Summer Solstice, New York City

September 15th, 2010

Sharon Olds’s “Summer Solstice, New York City” offers a depiction of technology’s duality of both being a predominant, omnipresent force as well as a means to preserving human life. The narrative of the poem details a man on the verge of suicide by way of jumping off of a rooftop in New York City. The poem’s makes many references to technological creations/constructs the suicidal man encounters on his ascent to the rooftop: “He went up the iron stairs through the roof of the building… over the soft, tarry surface… over the complex green cornice” (2-5). This repeated emphasis on physical imagery creates a sense of ¬†technology being a smothering force, and when considering the opening line makes referencing it being the “longest day of the year”, the desperation felt by the man can be traced to the societal construction and application of time. As such, time is shown as another form of technology, as it is a tool of sorts used to measure human life and discourse. The man serves as an allegorical figure for the notion of humanity being lost amidst a world of technology when considering the lack of description or personality; The man is nameless and his only words are not direct quotes, but reported speech (“…said if they came a step closer that was it” (5)).

While ¬†such imagery and characterizations form a perspective of humanity being destroyed and overrun by technology, “the huge machinery of the earth” as the narrator put it, technology is also shown to be self-preserving and life-enhancing (6). The same aforementioned “machinery” of life started to work in favor of the suicidal man through the systematic response of the police to prevent the man’s suicide: both physically-crafted technology of the “hairy net with its implacable grid” to catch the man should he jump as well as the use of negotiation tactics of the police officers on the roof; a persuasive tool for the police officers to achieve its desired end (22). Beyond focus of the suicidal man, technology is used as a reference for life preservation in the cop’s use of a bullet-proof vest as a “black shell around his own life, [the] life of his children’s father” (12). The technology of the vest is not just to protect the police officer, who in this role is an agent of the construct of law, but also to protect the father that he is to his children; a much more human, natural role. The difference between the expected reaction of the cops once they were able to get the man off from the ledge and what their actual response was serves to convey a sense of commonality among people overriding power struggles or societally constructed roles. The narrator said he/she “thought they were going to beat him up, as a mother whose child has been lost will scream when it is found”, an expectation that the cops were going to enact their institutional superiority, but they had just all lit cigarettes which “burned like the tiny camp fires we lit at night back at the beginning of the world” (40-42). This simile takes the modern stress relief act of smoking and links it to acts of campfire camaraderie and closeness at the beginning of human civilization, long before the age of technology. Thus, despite all the technology used for either smothering or assisting purposes, the poem ends on a point of continuous human commonality.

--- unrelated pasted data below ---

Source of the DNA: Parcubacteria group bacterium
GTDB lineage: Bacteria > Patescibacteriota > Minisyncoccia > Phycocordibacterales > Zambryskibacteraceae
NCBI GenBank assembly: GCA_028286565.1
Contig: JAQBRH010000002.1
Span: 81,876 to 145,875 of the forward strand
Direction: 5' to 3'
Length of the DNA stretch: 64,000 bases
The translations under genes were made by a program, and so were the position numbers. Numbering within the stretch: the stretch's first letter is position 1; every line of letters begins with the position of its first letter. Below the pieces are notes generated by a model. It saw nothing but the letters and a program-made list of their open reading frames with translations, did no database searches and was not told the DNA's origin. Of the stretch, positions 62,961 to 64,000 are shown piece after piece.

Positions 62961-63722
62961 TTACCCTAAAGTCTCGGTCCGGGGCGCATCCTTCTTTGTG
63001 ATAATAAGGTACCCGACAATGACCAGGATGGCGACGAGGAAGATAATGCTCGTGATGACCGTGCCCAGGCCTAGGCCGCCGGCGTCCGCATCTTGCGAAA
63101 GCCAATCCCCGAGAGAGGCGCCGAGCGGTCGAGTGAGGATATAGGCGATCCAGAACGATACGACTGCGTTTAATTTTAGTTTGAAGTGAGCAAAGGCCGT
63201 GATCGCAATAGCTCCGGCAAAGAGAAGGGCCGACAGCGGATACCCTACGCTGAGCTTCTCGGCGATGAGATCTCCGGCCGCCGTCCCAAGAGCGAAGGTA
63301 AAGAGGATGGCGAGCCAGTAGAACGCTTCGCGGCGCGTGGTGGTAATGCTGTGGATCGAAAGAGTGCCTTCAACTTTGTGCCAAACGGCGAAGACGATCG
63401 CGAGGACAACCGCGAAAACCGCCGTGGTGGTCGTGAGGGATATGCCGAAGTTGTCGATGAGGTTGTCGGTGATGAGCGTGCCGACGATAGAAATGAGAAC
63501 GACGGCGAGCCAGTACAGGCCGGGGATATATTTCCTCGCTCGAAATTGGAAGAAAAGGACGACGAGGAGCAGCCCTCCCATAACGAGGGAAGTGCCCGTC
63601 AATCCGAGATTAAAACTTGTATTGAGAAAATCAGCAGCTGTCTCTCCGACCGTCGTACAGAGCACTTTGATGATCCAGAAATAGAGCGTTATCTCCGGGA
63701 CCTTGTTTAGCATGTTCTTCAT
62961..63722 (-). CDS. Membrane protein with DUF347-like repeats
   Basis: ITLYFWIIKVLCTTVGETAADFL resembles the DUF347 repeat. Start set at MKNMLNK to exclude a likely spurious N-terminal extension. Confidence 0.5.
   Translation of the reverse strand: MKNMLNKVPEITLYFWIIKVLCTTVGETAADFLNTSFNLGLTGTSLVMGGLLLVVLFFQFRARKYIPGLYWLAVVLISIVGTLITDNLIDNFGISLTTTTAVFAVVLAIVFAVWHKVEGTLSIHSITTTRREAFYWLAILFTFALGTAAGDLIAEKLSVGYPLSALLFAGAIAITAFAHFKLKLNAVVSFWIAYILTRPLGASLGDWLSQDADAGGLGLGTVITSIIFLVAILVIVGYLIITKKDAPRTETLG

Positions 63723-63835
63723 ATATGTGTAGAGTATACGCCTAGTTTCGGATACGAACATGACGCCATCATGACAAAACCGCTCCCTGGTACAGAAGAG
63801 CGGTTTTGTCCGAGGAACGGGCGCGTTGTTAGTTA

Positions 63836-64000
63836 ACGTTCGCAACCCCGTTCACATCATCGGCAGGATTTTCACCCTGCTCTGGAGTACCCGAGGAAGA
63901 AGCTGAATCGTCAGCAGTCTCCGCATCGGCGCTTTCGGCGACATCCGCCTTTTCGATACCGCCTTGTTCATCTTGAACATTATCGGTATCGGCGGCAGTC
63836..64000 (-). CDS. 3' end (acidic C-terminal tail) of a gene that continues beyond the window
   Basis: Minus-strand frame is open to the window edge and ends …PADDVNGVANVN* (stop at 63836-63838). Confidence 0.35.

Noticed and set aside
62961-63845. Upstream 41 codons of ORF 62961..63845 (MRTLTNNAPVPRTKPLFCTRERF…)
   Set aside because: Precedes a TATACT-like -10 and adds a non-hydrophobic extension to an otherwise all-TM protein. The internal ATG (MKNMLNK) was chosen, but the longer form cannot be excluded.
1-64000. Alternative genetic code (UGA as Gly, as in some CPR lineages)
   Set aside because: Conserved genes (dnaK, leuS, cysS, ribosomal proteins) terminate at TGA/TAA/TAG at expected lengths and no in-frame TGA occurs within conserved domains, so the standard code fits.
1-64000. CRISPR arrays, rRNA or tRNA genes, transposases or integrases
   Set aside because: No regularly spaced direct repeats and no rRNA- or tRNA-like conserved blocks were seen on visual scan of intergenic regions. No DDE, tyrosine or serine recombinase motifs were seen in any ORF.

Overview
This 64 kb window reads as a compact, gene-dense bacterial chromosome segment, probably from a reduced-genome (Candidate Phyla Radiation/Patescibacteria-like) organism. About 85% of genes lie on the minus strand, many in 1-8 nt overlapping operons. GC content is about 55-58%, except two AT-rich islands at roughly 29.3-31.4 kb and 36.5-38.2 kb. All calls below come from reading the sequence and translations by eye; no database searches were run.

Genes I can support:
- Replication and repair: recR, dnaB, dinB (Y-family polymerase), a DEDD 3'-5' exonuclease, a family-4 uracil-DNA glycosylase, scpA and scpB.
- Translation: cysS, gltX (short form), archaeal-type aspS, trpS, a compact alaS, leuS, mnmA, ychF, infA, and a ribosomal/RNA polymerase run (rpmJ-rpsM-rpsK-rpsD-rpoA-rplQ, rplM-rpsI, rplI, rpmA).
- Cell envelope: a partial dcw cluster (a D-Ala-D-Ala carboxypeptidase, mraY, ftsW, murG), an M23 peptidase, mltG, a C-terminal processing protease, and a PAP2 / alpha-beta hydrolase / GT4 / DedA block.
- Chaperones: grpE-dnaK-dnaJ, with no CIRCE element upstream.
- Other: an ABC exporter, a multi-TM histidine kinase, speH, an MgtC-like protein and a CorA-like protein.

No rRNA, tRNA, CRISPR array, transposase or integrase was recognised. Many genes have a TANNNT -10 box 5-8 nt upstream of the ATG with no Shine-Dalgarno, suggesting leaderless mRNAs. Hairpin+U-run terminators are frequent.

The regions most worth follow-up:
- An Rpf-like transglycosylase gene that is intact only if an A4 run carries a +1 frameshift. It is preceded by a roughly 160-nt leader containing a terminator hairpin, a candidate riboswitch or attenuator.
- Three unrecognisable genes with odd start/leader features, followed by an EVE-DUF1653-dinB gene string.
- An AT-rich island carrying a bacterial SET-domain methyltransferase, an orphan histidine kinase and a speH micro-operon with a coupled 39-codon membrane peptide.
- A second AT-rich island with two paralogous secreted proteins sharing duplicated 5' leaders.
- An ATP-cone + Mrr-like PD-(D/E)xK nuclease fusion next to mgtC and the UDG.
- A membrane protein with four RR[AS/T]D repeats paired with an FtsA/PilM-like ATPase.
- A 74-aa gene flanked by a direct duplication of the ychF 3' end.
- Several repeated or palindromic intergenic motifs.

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One Response to “Summer Solstice, New York City”

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    Summer Solstice, New York City at Desmond Zantua’s ENG399 Honors Blog

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